Friday, October 26, 2018
I'm in the process of developing presentations for insurance adjusters and in-house attorneys on coverage and bad faith issues. Let me hear from you -- what topics would you like to receive trainings on? Anything from basic education for new adjusters on how to respond to 93A demand letters to obscure coverage issues.
Respond in the comments or send me an email.
Monday, October 22, 2018
U.S. District Court holds that regular wages paid to employees after a loss do not come within extra expense coverage, but extra wages and benefits do
On July 9, 2015, water infiltrated the electrical system of Interstate Gourmet Coffee Roasters, Inc., knocking out all power. The business was suspended for thirteen days. During that time Interstate's employees "redirected their efforts" to restore regular business operations. Hourly employees were paid their regular rate and overtime pay. Salaried employees were given additional vacation time to make up for the weekends they worked.
Interstate submitted a claim to Phoenix Insurance Company, it's insurer. The coverage under the policy included "the actual Extra Expense you incur during the 'period of restoration.'" The policy defined extra expense as "reasonable and necessary expenses . . . that you incur during the 'period of restoration' and that you would not have incurred if there had been no direct physical loss of or damage to property."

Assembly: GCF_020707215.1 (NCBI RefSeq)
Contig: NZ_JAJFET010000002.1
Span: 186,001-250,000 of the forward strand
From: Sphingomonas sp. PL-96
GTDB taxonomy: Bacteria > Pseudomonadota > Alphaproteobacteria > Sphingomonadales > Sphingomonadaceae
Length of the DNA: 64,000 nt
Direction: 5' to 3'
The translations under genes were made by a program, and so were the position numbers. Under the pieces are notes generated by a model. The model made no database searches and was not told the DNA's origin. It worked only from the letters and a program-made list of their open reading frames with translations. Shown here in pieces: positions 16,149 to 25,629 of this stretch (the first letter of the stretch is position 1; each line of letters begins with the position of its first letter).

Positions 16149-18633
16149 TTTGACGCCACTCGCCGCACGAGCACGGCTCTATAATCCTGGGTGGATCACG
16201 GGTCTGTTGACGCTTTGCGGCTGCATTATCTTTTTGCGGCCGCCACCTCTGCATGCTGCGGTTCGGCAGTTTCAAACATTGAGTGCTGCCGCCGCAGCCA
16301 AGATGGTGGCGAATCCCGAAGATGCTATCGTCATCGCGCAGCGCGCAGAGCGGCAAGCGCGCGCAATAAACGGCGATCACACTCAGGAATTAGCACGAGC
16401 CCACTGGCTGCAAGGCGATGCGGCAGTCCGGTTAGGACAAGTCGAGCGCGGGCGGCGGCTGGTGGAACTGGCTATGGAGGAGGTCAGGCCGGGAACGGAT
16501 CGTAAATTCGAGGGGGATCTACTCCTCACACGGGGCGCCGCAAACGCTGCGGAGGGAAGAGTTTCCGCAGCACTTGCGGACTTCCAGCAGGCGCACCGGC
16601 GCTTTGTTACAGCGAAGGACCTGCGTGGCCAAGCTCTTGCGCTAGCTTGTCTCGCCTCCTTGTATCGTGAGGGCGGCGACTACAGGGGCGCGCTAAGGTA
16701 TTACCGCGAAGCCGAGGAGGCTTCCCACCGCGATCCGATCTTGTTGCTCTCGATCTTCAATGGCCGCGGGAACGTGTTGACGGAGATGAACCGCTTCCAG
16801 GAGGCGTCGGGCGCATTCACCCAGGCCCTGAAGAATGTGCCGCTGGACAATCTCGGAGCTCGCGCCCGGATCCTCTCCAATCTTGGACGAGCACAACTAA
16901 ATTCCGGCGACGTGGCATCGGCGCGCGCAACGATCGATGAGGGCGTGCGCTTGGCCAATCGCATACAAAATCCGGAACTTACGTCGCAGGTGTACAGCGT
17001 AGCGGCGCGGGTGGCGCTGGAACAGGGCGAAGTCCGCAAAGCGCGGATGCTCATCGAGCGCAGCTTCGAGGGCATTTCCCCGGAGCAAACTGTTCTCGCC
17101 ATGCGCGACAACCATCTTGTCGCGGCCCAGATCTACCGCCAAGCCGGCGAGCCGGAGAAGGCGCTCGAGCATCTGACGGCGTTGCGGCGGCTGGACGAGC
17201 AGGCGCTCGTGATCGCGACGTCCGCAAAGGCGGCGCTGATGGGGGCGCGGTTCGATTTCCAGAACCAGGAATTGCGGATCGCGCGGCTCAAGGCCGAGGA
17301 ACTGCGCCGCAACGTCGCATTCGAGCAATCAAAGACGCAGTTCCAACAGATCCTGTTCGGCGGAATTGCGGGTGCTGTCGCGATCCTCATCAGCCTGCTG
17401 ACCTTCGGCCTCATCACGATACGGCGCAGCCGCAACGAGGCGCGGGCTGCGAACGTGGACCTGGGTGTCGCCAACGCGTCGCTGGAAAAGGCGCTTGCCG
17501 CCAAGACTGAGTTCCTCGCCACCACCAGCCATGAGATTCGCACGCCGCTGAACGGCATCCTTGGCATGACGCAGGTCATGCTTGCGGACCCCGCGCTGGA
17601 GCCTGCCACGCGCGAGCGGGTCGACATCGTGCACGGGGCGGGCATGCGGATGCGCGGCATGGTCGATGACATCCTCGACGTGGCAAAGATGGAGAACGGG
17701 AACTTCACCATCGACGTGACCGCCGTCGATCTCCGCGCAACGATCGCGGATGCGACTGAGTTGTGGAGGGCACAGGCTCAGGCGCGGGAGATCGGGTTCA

Interstate sought reimbursement from Phoenix for employee compensation incurred ruing the suspension period. Phoenix reimbursed Interstate for the overtime paid to hourly employees, but denied the rest of the claim.
In Interstate Gourmet Coffee Roasters, Inc. v. Travelers Indemnity Company, 2018 WL 3733937 (D. Mass.), the United States District Court for the District of Massachusetts held that the extra expense coverage does not provide coverage for payment of wages to employees whose normal schedules are disrupted or inconvenienced, except for hourly employees who work additional hours because of the loss and extra vacation time offered to salaried employees.
Tuesday, October 16, 2018
US District Court holds professional liabilty insurer has duty to defend action relating to breakup of law firm
Massachusetts Lawyers Weekly quoted me in an article about a recent U.S. District Court case on coverage under a lawyer's professional liability policy for a claim arising from the breakup of a law firm. The departing attorneys sued the firm, alleging in part that the firm refused to release client file materials and property to their new firm.
In Governo v. Allied World Ins. Co., __ F. Supp. 3rd __, 2018 WL 4685566 (D. Mass.), the court held that the firm's professional liability insurance had a duty to defend. The allegation of refusal to release client material came within coverage for Legal Services Wrongful Acts, which the court held implicates the specialized professional obligations and ethical standards of attorneys.
More specifically, the policy provided coverage for claims “arising out of” a Legal Services Wrongful Act. The court noted that there might not have been coverage if the policy language had provided coverage for claims occurring “by reason of” such an act. And that, ladies and gentlemen, is why insurance coverage law is a specialty in the practice of law.